Act I Excerpt | October 2018


    Here is an excerpt from Act I featuring Gordon Bintner (Onegin), Joyce El-Khoury (Tatyana), Joseph Kaiser (Lensky), and Varduhi Abrahamyan (Olga).







    Act III Excerpt | October 2018


    An excerpt from Act III featuring Gordon Bintner (Onegin) and Joyce El-Khoury (Tatyana).





  • Opera in 10 Podcast: Eugene Onegin
    Ensemble Studio pianist & coach Stéphane Mayer gives you the rundown on what to listen for in Tchaikovsky's masterpiece, Eugene Onegin, including moving moments, impossibly catchy hooks, and all the great dance numbers.





    MUSICAL HIGHLIGHTS


    Act I, scene ii
    Letter Scene: "Puskai pogibnu ya" ("Let me perish")


    Tatyana remains awake all night composing a letter to Onegin in which she pours out her love for him.


    Act II, scene ii
    Aria: “Kuda, kuda” (“Where, oh where”)

    About to duel with Onegin, Lensky grieves for his lost youth, for the knowledge that one of them will die, and reminisces about his great love for Olga.


    Act III, scene i
    Polonaise


    At a ball in St. Petersburg, a polonaise is played.



    Music credit: Tchaikovsky's Eugene Onegin. Nuccia Focile (Tatyana), Neil Shicoff (Lensky), and Semyon Bychkov, conductor, with the Orchestra de Paris, 1993. Philips
  • ” (out of 4)
    “From the staging to the singing to the orchestra, everything was solid gold.” Toronto Star

    “NNNN”
    “Stunning” NOW Magazine

    “Opera does not get more romantic than this.” New York Magazine

    “A powerful psychological treatment that packs an emotional wallop.” Ludwig Van Toronto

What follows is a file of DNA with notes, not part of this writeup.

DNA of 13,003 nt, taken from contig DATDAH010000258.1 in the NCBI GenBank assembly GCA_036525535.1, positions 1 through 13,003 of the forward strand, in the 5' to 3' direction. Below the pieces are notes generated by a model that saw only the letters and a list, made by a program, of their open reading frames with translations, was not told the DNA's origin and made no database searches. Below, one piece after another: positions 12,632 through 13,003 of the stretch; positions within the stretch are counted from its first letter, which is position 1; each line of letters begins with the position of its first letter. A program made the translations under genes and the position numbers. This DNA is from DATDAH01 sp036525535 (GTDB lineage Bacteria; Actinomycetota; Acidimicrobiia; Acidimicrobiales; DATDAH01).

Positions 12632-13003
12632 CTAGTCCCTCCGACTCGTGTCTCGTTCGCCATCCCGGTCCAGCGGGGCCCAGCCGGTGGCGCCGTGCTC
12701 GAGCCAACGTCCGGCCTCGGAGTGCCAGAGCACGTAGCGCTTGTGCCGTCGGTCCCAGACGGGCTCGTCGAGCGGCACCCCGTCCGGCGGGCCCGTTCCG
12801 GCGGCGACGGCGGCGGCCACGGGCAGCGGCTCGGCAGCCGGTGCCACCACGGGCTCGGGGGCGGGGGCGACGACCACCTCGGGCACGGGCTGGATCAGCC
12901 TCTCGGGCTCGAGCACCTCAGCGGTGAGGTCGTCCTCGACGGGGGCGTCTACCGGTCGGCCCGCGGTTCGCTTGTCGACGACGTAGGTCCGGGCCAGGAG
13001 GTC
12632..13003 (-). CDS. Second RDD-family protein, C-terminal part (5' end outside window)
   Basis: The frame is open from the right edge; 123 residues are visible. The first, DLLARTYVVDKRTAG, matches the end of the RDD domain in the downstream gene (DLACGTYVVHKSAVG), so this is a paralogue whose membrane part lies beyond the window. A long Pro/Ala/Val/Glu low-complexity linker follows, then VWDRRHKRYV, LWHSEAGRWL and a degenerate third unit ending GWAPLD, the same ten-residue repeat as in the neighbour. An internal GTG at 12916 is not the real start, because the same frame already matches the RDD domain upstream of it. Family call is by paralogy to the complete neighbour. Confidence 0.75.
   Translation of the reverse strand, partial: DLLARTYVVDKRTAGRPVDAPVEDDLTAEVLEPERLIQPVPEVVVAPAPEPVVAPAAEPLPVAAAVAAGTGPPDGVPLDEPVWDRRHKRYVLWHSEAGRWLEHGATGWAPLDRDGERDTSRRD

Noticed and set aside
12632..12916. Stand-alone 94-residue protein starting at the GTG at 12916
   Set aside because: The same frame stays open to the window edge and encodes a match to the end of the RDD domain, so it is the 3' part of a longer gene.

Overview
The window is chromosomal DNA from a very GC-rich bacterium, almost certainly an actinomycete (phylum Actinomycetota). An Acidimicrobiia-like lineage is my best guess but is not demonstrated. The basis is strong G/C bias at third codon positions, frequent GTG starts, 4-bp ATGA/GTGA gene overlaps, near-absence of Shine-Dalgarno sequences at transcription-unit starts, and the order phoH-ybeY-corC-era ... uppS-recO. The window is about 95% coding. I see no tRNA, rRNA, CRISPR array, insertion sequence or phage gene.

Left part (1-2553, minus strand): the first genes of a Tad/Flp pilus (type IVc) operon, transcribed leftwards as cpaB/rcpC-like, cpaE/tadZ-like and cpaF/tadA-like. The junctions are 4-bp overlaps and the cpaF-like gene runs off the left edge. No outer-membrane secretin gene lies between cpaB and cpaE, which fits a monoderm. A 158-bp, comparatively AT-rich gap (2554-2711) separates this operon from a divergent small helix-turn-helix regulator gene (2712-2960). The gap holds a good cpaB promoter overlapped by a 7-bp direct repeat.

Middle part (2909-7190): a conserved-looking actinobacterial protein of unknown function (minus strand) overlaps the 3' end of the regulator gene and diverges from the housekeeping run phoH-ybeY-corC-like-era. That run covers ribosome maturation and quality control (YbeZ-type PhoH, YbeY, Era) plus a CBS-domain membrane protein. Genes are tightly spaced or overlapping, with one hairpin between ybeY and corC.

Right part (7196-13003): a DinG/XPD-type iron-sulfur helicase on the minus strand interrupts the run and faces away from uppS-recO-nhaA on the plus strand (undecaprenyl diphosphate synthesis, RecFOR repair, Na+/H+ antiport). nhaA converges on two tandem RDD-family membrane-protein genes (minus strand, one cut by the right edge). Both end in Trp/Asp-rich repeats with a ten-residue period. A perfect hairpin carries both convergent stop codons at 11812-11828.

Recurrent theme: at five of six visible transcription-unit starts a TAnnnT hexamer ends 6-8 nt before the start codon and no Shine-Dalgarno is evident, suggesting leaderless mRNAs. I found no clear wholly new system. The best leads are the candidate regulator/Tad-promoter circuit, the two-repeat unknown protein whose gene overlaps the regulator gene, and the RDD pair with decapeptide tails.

“Michael Levine's period costumes are absolutely beautiful.” New York Times

    “A triumph of Canadian talent on all sides.” barczablog


Banner photo features Dorian Cox (Program Manager, Free Concert Series), by Gaetz Photography.

EUGENE ONEGIN

Pyotr Ilyich Tchaikovsky
To

“★★★★” (out of 4) “From the staging to the singing to the orchestra, everything was solid gold.” - Toronto Star

Tatyana’s quiet existence is turned upside down with the arrival of the handsome and charismatic Onegin. Romantic fantasies burst into vivid reality, inspiring Tatyana’s famous letter, which Onegin arrogantly rejects. Years later, separated by time and circumstance, they are reunited for one final, explosive encounter.

Acclaimed for its beauty and elegant simplicity, this production, originally created for the Metropolitan Opera, is directed by Robert Carsen and designed by Michael Levine, two Canadian visionaries of the opera stage.



Connect with us on social by using #COCOnegin | @CanadianOpera

UNDER 30? Get your $22 tickets here.